Self-concept is defined as the collection of beliefs about oneself and is also associated with health behaviours [32]. For instance, diets with an excess of fat and sugar can lead to increased overweight indices and a negative belief about oneself [33,34]. Moreover, several studies have shown that a worse adherence to the MD is associated with lower academic performance and subsequent negative academic self-concept [35], and negative emotions, such as higher levels of stress and anxiety, and a subsequent negative emotional self-concept [36].
Students’ religious beliefs might also have an influence, since the Mediterranean Sea is surrounded by countries that are traditionally Catholic and Islamic [37]. The Islamic religion associated with Arabian culture does not allow the consumption of some food, such as pork or alcohol. It could be thought that Spain, since it is so near to Africa, could have similar food and cooking traditions. However, the norms associated with both regions are very different. The cities of Ceuta and Melilla, for example, are Spanish, but are in Africa, thus, being highly influenced by Arabian culture [38].
Although the MD has been studied in relation to physical activity and healthy lifestyles, research in relation to self-concept, place of residence [24,39], and cultural-religion [38] is scarce. Thus, the present study will present novel data on the MD and its association with sociodemographic, physical, and emotional factors within a sample of university students enrolled in social and health science courses based at three campuses of the University of Granada (Ceuta, Melilla, and Granada).
The present study will address the following research question and associated hypotheses: Is adherence to the MD related to religion, place of residence, physical activity, and self-concept of university students from different parts of Spain?
Hypothesis 1 (H1).
The university students from Ceuta and Melilla will present a lower adherence to the MD. In addition, those who do not live in a shared flat and report Christian beliefs will follow a better-quality diet.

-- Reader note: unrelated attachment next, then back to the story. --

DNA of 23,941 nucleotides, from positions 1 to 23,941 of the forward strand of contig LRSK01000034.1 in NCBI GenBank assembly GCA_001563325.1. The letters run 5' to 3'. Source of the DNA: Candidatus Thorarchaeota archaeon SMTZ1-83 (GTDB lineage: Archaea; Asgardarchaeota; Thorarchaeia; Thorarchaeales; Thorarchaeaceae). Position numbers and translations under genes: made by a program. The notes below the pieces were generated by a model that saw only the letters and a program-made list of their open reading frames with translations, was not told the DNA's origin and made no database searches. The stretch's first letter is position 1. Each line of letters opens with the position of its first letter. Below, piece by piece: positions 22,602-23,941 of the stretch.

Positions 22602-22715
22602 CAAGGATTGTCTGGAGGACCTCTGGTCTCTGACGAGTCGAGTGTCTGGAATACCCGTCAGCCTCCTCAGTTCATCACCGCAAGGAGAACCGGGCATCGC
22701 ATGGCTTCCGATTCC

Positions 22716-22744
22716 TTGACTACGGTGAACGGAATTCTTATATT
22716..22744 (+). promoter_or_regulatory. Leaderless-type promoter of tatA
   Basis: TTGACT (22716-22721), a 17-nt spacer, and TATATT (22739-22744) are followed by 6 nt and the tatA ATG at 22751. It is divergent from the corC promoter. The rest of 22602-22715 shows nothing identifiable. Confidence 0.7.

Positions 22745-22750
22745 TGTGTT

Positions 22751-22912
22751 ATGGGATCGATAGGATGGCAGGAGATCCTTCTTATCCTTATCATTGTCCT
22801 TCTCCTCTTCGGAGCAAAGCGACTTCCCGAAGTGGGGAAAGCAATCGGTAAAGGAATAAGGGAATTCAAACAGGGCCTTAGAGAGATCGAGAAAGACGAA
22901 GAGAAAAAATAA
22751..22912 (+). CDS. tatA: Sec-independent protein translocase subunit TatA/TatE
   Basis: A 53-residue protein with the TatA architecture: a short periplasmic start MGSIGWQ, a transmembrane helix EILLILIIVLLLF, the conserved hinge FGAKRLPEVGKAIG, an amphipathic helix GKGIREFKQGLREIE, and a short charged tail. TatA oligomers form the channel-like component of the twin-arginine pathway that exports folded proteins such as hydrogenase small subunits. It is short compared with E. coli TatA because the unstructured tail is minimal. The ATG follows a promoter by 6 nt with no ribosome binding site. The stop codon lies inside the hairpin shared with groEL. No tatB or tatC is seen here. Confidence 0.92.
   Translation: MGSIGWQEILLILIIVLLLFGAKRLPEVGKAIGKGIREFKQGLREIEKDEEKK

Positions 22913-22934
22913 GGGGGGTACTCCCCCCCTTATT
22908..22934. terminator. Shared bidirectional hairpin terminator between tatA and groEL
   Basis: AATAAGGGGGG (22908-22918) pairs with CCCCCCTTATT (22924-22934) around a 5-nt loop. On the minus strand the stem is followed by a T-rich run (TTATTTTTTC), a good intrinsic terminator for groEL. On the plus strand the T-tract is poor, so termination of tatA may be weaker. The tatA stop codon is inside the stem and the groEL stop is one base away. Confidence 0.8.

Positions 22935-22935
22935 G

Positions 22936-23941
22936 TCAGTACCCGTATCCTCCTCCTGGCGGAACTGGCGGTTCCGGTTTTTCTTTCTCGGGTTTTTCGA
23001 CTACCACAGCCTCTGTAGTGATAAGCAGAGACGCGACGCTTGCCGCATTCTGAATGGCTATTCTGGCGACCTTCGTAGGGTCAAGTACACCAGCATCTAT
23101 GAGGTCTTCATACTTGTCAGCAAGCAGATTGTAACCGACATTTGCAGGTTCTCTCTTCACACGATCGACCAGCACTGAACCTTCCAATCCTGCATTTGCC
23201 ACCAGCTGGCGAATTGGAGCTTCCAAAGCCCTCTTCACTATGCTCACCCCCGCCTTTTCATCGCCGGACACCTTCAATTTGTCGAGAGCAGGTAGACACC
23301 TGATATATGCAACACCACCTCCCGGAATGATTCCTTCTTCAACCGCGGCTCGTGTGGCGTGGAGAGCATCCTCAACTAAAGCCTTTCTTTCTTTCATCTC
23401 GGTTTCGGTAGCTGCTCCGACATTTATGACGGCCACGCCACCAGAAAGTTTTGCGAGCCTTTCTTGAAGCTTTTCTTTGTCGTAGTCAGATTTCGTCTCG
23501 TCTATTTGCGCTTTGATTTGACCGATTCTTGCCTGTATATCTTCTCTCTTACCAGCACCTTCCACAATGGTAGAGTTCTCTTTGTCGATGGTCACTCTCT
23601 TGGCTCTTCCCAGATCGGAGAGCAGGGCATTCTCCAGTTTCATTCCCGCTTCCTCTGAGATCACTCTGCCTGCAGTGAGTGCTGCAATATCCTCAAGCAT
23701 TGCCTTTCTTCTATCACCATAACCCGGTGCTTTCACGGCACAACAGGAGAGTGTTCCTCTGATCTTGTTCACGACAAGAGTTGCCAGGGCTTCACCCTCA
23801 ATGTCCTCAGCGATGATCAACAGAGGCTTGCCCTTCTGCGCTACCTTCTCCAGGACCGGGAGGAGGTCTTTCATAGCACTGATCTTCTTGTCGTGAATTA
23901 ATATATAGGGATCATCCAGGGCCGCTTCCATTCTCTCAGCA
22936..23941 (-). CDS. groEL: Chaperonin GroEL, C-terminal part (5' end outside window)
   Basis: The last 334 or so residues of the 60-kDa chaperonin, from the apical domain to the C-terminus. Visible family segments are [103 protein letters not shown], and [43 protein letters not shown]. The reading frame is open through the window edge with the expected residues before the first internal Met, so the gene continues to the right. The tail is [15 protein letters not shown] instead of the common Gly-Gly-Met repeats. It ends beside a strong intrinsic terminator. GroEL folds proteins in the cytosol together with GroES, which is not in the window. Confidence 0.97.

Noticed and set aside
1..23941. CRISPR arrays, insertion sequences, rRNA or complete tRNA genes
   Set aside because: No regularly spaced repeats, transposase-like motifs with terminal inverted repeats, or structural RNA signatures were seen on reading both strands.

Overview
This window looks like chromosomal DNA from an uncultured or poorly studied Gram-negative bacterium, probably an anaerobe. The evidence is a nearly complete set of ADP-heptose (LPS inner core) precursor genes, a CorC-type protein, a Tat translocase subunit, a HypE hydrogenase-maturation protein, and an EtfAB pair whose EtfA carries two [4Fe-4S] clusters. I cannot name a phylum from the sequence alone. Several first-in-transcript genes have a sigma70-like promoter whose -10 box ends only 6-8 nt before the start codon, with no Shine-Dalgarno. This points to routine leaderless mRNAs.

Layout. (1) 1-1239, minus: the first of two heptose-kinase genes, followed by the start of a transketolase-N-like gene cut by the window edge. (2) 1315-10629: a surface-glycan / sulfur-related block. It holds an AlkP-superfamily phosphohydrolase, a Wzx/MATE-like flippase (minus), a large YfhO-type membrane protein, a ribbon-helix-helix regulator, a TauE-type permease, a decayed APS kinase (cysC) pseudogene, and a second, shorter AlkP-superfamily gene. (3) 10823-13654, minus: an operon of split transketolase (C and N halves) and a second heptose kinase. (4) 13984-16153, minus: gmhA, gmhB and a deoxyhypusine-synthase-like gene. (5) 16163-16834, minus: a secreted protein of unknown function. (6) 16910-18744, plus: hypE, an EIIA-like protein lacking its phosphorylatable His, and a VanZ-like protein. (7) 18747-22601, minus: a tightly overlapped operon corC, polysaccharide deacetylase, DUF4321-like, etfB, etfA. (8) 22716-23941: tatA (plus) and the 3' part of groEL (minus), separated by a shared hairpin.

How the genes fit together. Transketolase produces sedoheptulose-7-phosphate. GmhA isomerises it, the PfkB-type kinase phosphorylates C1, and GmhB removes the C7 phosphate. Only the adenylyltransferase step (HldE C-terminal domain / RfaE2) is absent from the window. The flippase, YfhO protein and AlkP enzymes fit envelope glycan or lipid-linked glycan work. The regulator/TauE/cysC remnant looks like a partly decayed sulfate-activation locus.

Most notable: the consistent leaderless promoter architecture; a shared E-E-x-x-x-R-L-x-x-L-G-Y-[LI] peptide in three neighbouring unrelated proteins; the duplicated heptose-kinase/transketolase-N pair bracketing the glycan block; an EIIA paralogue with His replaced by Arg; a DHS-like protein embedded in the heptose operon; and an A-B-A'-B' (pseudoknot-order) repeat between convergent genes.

Hypothesis 2 (H2).
University students reporting higher levels of physical activity will also report greater adherence to the MD.
Hypothesis 3 (H3).
Higher adherence to the MD will be associated with more positive self-concept both overall and for all its associated dimensions.
The main aims of the present study are: (a) To assess adherence to the MD within a population of students from Ceuta, Melilla, and Granada (Spain); and (b) to examine the relationship between adherence to the MD, physical activity, self-concept, religion, and place of residence.

2. Materials and Methods

2.1. Subjects

The present research reports a cross-sectional study with a sample of 636 university students aged between 18 and 20 (18.99 ± 0.64 years) enrolled in education or health-related degree programmes in Granada, Ceuta, and Melilla (Spain). Of these, 39 participants did not meet the inclusion criteria (i.e., incomplete questionnaires, failure to complete informed consent forms) and so could not be included. The final sampled, therefore, consisted of 597 participants (156 males and 441 females): Granada (n = 103); Ceuta (n = 138); and Melilla (n = 356).

2.2. Instruments

The Mediterranean Diet Quality Index (KIDMED) [40] was used to determine the level of adherence to the MD. This questionnaire consists of sixteen items that relate to Mediterranean dietary patterns. Four items denote negative connotations with respect to the MD (e.g., do you eat sweets daily?) and are scored as a −1, while twelve items relate to positive connotations (e.g., do you use olive oil for cooking at home?) and are scored as a +1. All items are then summed to produce a total score, which ranges from −4 to 12. Adherence to the MD can then be classified as high (≥8), medium (2–7), or low (≤1). The KIDMED demonstrates reliable psychometric properties using Cronbach’s alpha (α = 0.836).
To estimate physical activity levels, the Physical Activity Questionnaire for Adolescents (PAQ-A) was used, which has been previously validated by Kowalski et al. [41] and adapted to Spanish by Martínez-Gómez et al. [42]. The instrument asks participants to retrospectively report the frequency and type of physical activity engaged in on each of the seven days preceding administration. The questionnaire comprises ten items (e.g., last weekend, how many times did you do sports, dance, or play games in which you were very active?), rated using a five-point Likert scale. Individual items are then summed to create a variable, which describes overall physical activity levels. The PAQ-A demonstrates reliable psychometric properties using Cronbach’s alpha (α = 0.874).
Self-concept was assessed using the Five-Factor Self-Concept Questionnaire (AF-5) [43]. The AF-5 is formed according to the dimensions of academic self-concept (A-SC), social self-concept (S-SC), emotional self-concept (E-SC), family self-concept (F-SC), and physical self-concept (P-SC). The test includes thirty items (e.g., I am a friendly person), which are rated on a five-point Likert scale ranging from never (1) to always (5). Each dimension is described by six items (A-SC: Items 1, 6, 11, 16, 21, 26; S-SC: Items 2, 7, 12, 17, 22, 27; E-SC: Items 3, 8, 13, 18, 23, 28; F-SC: Items 4, 9, 14, 19, 24, 29; P-SC: Items 5, 10, 15, 20, 25, 30). The AF-5 demonstrates reliable psychometric properties using Cronbach`s alpha (α = 0.800). This replicates earlier reports by García and Musitu [43] (α = 0.810).
Socioeconomic factors were directly reported by participants using a self-registration sheet. Participants reported their gender, age, religious belief (Catholic, Muslim, Atheist-Agnostic, and other), and place of residence (family home, shared flat, or university residence).